condemned person's last words, and the execution of "deserving"
persons are associated with slightly lower rates of police killing,
but not significantly so. Conversely, artist drawings,


Table 2. Monthly Autoregressive Analysis of Rates of Total Police Killings,
Executions and Type of Execution Publicity, 1976-1989


Predictor Variables	(SE)

% Metropolitan population

% Black population

% 16-34 Years of age

Divorce rate

Unemployment rate

% AFDC population

% in Abolition jurisdictions

No. of total executions

Artist drawings (0/ 1)

Witness accounts (0/1)

Last words presented

(°/ 1) Deserving offenders

(0/1) Nondeserving offenders

(0/ 1) Execution protests (0/ 1)

.192	.185 ( .184)	( .184) - .962*	- .977** (.376)	(.377) - .155	-
.161 (.121)	(.122) .849*	.871 (.417)	(.419) .042	.041
(.042)	(.042) - .296	- .307

(.351)	(.352) .003	.002 (.012)	(.012) - .016	- .010 ( .030)	(
.031) .015

(.161) —	- .091

—	( 119)

3	4	5	6	7 b	b	b	b	b (SE)	(SE)	(SE)	(SE)	(SE)

.166 (. l7s) -.953** (.376) - .152 (.121) .850* (.417) .036 (.043) - .295 (.351)
.001 (.013) - .007 (.031)



- .127 (.135)

.146	.192	.204 ( .186)	( .183)	( .184) - .918*	- .955*	- .972*
(.375)	(.377)	(-375) -.161	-.157	-.151 (.121)	(.121)	(.121)
.864*	.858*	.836* (.415)	(.419)	(.417) .037	.043	.042
(.042)	(.042)	(.042) - .264	- .290	- .296 (.3s0)	(.352)	(.350)
.003	.004	.004 (.012)	(.012)	(.012) - .003	- .018	- .017
(.031)	(.031)	( .030)





- .200 (. l46)


.075

Intercept		-.159	.757	1.732	2.854	-.209	-I 030
R~		.309	.310	.310	.316	.309	.311

*11 < .05	**p < .01. Bailey and Peterson

the execution of "nondeserving" persons, and antideath penalty protests are
associated with slightly higher rates of police killing, but only at a chance
level. Although not shown here, the same patterns hold when the analysis is
repeated considering the number of executions for police killings as the
certainty measure. 

The analyses presented in Tables 1 and 2 were repeated considering
rates for each of the four types of police killing: on-duty police
killings, off-duty police killings, general jurisdiction police
killings, and special police killings. In each case, the pattern of
findings was nearly identical to those presented for total police
homicides. There was no indication of deterrence for any type of
police killing. In the interests of brevity, we do not present these
null findings in tabular form.

First-Difference Analyses

As discussed earlier, our measures of police killing rates are limited
because the number of police employees, rather than sworn personnel,
is used as the denominator in forming rates. To determine if this
limitation is responsible for our nondeterrence findings,
first-difference analyses were conducted where we examine the
correspondence between month-to-month changes in the death penalty and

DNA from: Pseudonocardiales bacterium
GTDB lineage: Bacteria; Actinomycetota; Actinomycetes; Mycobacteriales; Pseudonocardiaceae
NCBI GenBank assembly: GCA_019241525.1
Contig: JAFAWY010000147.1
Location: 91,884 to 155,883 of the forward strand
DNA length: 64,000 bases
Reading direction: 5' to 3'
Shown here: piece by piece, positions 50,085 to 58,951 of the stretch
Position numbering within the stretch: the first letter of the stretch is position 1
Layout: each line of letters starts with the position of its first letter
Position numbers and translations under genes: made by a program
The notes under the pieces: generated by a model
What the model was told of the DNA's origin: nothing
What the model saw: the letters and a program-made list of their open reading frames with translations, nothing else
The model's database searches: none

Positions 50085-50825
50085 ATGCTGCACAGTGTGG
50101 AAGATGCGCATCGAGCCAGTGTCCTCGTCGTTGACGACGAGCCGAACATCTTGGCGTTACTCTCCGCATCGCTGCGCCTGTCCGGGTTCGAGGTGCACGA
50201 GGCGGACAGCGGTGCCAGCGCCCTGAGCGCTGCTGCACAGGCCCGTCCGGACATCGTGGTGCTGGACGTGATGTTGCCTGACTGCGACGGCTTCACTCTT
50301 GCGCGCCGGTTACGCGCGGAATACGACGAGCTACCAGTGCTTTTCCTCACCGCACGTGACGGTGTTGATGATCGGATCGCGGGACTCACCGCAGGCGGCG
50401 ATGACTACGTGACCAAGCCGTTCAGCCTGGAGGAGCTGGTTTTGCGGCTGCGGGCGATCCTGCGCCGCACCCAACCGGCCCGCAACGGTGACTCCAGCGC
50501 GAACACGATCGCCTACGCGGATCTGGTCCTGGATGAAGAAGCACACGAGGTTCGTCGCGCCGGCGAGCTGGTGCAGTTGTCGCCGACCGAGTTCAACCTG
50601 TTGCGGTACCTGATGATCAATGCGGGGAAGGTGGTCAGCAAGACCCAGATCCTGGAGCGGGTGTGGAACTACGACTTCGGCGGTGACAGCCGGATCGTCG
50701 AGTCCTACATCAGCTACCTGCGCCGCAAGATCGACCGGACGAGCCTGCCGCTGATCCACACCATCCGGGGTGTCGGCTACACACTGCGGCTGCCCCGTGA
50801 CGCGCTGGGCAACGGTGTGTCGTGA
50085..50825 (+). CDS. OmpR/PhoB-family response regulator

control variables, and changes in the (1) total number of police
killings, and (2) number of different types of police homicide. Table
3 reports the results of the first-difference analysis when the amount
of publicity is considered and the total number of police killings is
the dependent variable.

Here, we find positive but nonsignificant associations between total
police killings and the portion of the U.S. population in abolitionist
jurisdictions, the number of total executions (columns 2-4),
police-related executions (columns 5-7), the execution publicity dummy
variable, and the number of minutes of news coverage of executions.
Changes in the number of days of news coverage of executions and the
number of police killings are associated negatively as deterrence
theory predicts (b =-.142 and-.074), but the coefficients are not
significant.

As before, we extended the first-difference analysis to consider
homicides for different types of police. The findings of these
analyses for the killing of onand off-duty police, and regular and
special police, parallel very closely those reported in Table 3. Since
there is no indication of deterrence, we do not present these results
in tabular form. 

First-difference analyses were also conducted examining types of media
coverage of executions. These results, which are presented in Table 4,
show a pattern that is very similar to the results of the rate
analysis (Table 2). Total police killings were not found to be related
significantly to (1) percent abolition population, (2) total
executions or executions resulting from police killings (not shown),
or (3) the six types of television coverage. 


Table 3. First-Difference Autoregressive Analysis of Rates of Total Police
Killings, Executions, and the Amount of Execution Publicity, 1976-1989

2	3	4	5	6	7 b	b	b	b	b	b Predictor
Variables	(SE)	(SE)	(SE)	(SE)	(SE)	(SE)

% Metropolitan popula tion % Black population

% 16-34 Years of age

Divorce rate

Unemployment rate

% AFDC population

% in Abolition jurisdic tions No. of total executions

No. of police-related executions TV publicity dummy (0/1) variable No. of minutes
of execu tion coverage No. of days of execution coverage Intercept	- .066	-
.065 R2	.030	.030